October 3, 2015

Do I really grasp the seriousness of sin?

Ezekiel 6:1–8:18, Revelation 2:12–29, Job 33:1–7

Because Jesus died for all my sin, sliding into a lackadaisical attitude becomes a danger. When I read the OT prophets, God again reminds me of the seriousness of disobeying Him. If I should think that the God of the OT is mean and harsh, I am wrong. Sin is terrible, and if God was not merciful because of Jesus, this is the way He would deal with me.

The prophet Ezekiel was told to warn God’s people about their idolatry. He said, “. . . . Behold, I, even I, will bring a sword upon you, and I will destroy your high places. Your altars shall become desolate, and your incense altars shall be broken, and I will cast down your slain before your idols. And I will lay the dead bodies of the people of Israel before their idols, and I will scatter your bones around your altars. Wherever you dwell, the cities shall be waste and the high places ruined, so that your altars will be waste and ruined, your idols broken and destroyed, your incense altars cut down, and your works wiped out. And the slain shall fall in your midst, and you shall know that I am the Lord. Yet I will leave some of you alive. When you have among the nations some who escape the sword, and when you are scattered through the countries, then those of you who escape will remember me among the nations where they are carried captive, how I have been broken over their whoring heart that has departed from me and over their eyes that go whoring after their idols. And they will be loathsome in their own sight for the evils that they have committed, for all their abominations. And they shall know that I am the Lord. I have not said in vain that I would do this evil to them.” (Ezekiel 6:1–10)

More descriptions of destruction follow, each ending with the same phrase: “Then you will know that I am the Lord.” (Ezekiel 7:1–4) I shudder. We live in a day when idolatry is common, even though Ezekiel said, “silver and gold are not able to deliver them in the day of the wrath of the Lord. They cannot satisfy their hunger or fill their stomachs with it.” Putting money first is only one idol; there are many more “stumbling blocks of iniquity.” (Ezekiel 7:19)

All of this makes me thankful to know God, to have accepted His gracious offer of forgiveness and mercy. I feel sorrow that many people not only ignore Him, but worship money, career, achievement, pleasure, and a host of other things. Yet I also need to be careful. Idolatry is relying on anything but God, putting my trust in something else, like friends, talents, money, etc.

Job’s young friend Elihu did it. He figured that Job was being judged by God and was wrong to declare his own righteousness, yet he said, “My words declare the uprightness of my heart, and what my lips know they speak sincerely.” (Job 33:3). He was doing the same thing!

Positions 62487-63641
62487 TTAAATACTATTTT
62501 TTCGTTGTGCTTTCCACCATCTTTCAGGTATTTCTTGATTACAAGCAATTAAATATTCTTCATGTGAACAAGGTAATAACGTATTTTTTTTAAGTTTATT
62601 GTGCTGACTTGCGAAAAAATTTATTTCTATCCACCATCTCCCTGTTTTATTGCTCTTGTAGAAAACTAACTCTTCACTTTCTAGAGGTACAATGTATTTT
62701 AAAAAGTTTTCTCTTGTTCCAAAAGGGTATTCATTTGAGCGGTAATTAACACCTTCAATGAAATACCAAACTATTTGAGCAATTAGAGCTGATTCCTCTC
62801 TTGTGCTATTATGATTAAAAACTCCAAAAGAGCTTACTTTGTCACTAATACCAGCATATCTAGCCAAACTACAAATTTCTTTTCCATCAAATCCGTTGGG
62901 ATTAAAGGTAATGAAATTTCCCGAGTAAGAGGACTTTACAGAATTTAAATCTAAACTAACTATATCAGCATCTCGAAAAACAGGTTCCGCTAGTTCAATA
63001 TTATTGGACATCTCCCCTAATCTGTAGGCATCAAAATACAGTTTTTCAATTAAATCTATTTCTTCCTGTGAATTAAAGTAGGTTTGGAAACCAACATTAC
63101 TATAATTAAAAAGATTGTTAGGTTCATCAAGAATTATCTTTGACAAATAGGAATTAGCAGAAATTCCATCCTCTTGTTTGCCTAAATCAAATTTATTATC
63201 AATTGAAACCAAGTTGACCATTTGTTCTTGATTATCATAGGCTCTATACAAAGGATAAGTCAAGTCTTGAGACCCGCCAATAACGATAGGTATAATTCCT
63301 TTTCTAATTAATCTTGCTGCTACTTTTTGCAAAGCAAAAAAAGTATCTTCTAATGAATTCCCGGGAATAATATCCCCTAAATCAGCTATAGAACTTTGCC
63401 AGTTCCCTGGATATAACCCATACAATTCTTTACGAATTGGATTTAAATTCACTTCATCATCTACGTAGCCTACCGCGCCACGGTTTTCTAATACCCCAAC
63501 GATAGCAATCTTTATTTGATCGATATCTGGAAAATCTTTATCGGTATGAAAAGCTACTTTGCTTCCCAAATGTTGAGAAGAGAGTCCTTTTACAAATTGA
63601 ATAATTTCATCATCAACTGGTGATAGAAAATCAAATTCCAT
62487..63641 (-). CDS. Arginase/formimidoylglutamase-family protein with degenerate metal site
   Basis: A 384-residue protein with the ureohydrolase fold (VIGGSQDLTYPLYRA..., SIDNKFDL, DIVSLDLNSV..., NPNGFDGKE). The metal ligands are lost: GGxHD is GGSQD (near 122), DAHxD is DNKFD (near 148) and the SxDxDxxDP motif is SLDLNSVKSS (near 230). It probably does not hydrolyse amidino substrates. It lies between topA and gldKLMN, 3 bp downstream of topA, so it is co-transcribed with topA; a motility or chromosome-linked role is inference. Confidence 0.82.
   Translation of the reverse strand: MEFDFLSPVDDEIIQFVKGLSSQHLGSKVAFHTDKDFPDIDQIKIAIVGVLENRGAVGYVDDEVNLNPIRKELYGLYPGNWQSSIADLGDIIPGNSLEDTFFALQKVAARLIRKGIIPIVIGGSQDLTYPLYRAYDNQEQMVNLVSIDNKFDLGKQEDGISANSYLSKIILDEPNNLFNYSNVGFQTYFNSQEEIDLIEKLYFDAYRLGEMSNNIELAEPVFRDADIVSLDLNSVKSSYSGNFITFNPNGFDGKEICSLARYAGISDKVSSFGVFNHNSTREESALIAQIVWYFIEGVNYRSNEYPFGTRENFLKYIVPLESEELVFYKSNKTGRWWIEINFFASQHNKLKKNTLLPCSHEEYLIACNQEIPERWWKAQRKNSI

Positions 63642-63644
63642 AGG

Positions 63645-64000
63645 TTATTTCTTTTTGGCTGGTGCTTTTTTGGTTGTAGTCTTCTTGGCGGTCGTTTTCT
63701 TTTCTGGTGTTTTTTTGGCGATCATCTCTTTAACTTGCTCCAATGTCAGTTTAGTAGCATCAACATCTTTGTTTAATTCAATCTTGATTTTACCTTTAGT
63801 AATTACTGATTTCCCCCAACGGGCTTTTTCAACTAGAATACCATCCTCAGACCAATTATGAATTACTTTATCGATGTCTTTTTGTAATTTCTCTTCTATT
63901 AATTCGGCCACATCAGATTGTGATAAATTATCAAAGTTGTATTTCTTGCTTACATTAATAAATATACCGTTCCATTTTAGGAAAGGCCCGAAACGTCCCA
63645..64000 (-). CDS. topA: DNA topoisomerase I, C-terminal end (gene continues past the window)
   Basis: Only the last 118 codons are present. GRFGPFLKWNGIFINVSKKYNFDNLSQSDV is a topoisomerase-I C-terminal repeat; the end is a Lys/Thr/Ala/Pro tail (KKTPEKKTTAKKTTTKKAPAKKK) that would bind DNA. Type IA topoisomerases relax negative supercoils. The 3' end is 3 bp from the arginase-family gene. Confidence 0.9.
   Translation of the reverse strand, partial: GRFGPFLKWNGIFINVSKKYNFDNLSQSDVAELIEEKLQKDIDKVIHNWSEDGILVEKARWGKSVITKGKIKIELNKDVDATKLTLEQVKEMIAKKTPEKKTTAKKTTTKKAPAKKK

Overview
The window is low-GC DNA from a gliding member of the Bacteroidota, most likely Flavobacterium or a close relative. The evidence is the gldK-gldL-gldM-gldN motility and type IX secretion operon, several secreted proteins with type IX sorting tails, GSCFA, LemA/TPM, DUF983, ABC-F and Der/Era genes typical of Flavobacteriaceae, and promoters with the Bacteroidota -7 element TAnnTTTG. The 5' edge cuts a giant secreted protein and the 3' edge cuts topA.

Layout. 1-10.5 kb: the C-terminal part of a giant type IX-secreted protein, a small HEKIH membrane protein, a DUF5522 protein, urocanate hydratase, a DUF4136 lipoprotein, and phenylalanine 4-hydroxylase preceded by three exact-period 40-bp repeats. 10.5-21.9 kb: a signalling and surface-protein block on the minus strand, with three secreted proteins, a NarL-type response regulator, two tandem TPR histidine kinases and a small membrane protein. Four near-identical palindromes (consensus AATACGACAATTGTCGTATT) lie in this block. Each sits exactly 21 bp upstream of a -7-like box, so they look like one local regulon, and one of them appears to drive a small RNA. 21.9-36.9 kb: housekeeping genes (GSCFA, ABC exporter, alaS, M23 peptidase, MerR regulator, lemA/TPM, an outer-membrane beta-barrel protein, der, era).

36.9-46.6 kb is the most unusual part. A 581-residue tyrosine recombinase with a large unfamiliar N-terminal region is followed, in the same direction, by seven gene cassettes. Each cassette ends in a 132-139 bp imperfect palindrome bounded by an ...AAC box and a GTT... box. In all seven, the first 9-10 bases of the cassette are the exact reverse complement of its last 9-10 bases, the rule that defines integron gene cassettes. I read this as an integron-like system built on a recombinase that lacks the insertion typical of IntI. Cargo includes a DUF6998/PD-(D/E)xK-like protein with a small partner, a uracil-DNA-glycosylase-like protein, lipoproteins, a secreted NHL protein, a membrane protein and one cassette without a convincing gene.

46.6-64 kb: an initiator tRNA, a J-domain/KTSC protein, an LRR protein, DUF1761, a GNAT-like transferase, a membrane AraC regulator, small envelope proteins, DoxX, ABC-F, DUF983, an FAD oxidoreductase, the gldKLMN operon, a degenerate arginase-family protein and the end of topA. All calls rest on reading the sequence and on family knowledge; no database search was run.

Both declared that they were right with God but there is a difference between Job and Elihu. Both are sinners, but Job believed salvation is by faith and the proof of it is obedience, not prosperity. Elihu thought otherwise.

Because my life is going well, I cannot say this proves I’m right with God. Living in prosperity and being thankful for all that abundance could be tied to the worship of God’s blessings instead of God. This is idolatry.

In Revelation, John’s letters to the churches pointed to idolatry also. One letter said, “But I have a few things against you: you have some there who hold the teaching of Balaam, who taught Balak to put a stumbling block before the sons of Israel, so that they might eat food sacrificed to idols and practice sexual immorality. So also you have some who hold the teaching of the Nicolaitans.” (Revelation 2:13–17)

Another church was commended, but also warned: “But I have this against you, that you tolerate that woman Jezebel, who calls herself a prophetess and is teaching and seducing my servants to practice sexual immorality and to eat food sacrificed to idols.” (Revelation 2:19–21)

Both churches were told to repent, a warning that even those whom Christ has redeemed can fall into the sin of idolatry. In those days, idols were easier to identify than today, but I am totally convinced that if I am not adoring God and trusting Him with all my heart, I will find something or someone else to idolize in His place.

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